According to the official Saudi Press Agency (SPA), two Saudi natives and a Yemeni were executed after being tried and convicted of terrorism charges. Mohammed bin Khodr bin Hashem al-Awami pled guilty to being a member of a “terrorist cell,” defined as a terrorist operational network that conducts espionage and surveillance. According to the interior ministry, security has been interrupted, turmoil has spread, security forces have been targeted, and state buildings have been destroyed. Awami’s residence reportedly housed RPGs, Molotov cocktails, and other explosive-making tools and items.
These three men have separate operational roles, but they all wanted to undermine Saudi Arabia. Hussein bin Ali al-Abu Abdullah, a Saudi national, was convicted of collaborating with terrorists, killing a member of the security forces, and sponsoring terrorist operations by acquiring arms and ammo to suppress security in the Kingdom.
Mohammed Abdelbaset al-Mualmi was indicted for joining the Iran-backed Houthi group and unlawfully infiltrating the Kingdom to carry out a terrorist operation. So, what exactly are the Houthis? The Houthis is a movement fighting for “things that all Yemenis desire: administrative transparency, the end of injustice, access to basic services, and the elimination of Western imperialism.”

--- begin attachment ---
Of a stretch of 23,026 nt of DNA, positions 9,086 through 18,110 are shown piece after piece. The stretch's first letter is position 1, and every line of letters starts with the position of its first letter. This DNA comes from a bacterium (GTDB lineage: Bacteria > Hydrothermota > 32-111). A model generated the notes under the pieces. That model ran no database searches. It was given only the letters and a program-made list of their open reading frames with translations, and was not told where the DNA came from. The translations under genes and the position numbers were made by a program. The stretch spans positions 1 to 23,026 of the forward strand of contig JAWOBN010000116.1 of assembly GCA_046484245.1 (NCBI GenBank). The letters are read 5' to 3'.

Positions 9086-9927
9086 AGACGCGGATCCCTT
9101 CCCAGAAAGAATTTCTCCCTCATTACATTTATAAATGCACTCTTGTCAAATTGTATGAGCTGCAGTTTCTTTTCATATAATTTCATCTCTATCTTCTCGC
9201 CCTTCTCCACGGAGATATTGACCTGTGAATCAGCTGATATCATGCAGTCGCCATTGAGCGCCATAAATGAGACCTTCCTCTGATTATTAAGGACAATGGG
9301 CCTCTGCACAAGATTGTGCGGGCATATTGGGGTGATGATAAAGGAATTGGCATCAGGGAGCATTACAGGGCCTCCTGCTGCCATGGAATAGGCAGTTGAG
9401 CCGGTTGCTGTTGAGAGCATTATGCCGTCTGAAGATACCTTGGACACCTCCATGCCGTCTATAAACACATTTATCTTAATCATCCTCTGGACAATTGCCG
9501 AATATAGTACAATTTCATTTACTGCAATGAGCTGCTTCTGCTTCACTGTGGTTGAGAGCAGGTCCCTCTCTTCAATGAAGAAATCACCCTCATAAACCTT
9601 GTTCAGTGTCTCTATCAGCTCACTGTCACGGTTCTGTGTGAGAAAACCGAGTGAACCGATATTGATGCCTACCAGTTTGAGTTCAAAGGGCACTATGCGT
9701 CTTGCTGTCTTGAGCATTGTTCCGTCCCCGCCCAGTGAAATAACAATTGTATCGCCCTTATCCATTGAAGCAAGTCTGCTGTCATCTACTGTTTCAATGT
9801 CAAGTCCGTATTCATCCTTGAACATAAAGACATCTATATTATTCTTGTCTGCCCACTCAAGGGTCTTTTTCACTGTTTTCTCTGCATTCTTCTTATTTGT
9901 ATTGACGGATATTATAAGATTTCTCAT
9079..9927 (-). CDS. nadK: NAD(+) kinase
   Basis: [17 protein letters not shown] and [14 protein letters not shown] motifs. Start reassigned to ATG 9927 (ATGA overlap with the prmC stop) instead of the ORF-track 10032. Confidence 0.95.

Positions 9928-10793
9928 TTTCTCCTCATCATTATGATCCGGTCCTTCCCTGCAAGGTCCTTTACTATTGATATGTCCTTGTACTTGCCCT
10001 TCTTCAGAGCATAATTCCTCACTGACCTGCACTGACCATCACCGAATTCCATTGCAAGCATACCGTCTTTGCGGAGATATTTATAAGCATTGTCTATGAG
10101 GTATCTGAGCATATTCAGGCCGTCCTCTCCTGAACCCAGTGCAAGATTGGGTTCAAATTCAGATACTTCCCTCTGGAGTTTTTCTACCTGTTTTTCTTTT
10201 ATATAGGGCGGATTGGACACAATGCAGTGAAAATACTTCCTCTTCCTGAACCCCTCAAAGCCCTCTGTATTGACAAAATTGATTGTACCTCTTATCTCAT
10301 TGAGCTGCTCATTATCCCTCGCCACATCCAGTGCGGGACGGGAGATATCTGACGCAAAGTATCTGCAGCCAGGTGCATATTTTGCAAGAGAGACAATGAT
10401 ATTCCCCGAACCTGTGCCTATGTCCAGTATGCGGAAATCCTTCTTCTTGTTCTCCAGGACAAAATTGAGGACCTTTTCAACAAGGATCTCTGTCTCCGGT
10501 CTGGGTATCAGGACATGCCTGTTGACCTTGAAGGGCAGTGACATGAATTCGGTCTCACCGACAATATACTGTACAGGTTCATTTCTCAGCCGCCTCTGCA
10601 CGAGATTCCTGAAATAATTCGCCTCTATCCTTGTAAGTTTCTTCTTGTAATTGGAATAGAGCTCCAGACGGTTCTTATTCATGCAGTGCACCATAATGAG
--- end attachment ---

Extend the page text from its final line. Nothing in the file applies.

Mualmi was also charged and convicted of spying for the Houthis and transmitting military location information to the Houthis in the Kingdom.
According to the ministry, the public prosecutor condemned all three men to death, and the Appeal’s Court and Supreme Court upheld the conviction. A royal decree was given to carry out the sentences. Moreover, Saudi Arabia’s legal system, which comprises both civil and criminal matters, is grounded in Islamic law, commonly known as Sharia. The King, who serves as the final court of appeal and source of pardon, sits atop the legal system.
Terrorism in Saudi Arabia: Closing Thoughts on the Issue
Saudi Arabia also executed 81 people in just one day on March 12, 2022, on terrorism allegations. According to state news agency SPA, the group, which included seven Yemenis and one Syrian, was found guilty of “many horrendous crimes,” notably terrorism. Several were suspected of being militants of the Islamic State, al-Qaeda, or Yemen’s Houthi rebels. They were accused of orchestrating operations on major economic targets, murdering or targeting security staff, abduction, assault, rape, and bringing firearms into the nation.
However, various activists and human rights organizations have spoken out against the killings, doubting the fairness of the proceedings and claiming that they excessively violate human rights. According to Human Rights Watch, the widespread and pervasive abuses in Saudi Arabia’s criminal justice system lend to questioning the justness and fairness of these executions. According to Saudi activists, most of the family members and friends said they were not informed of the killings beforehand or given the opportunity to say their final goodbyes.
As a result, the system’s abuse might have a wide range of consequences, including a strong “appeal” to back groups within their networks to fight the government, as it only encourages them to strike back against the country’s injustices.
Kristian N. Rivera, Counter-Terrorism Research Fellow
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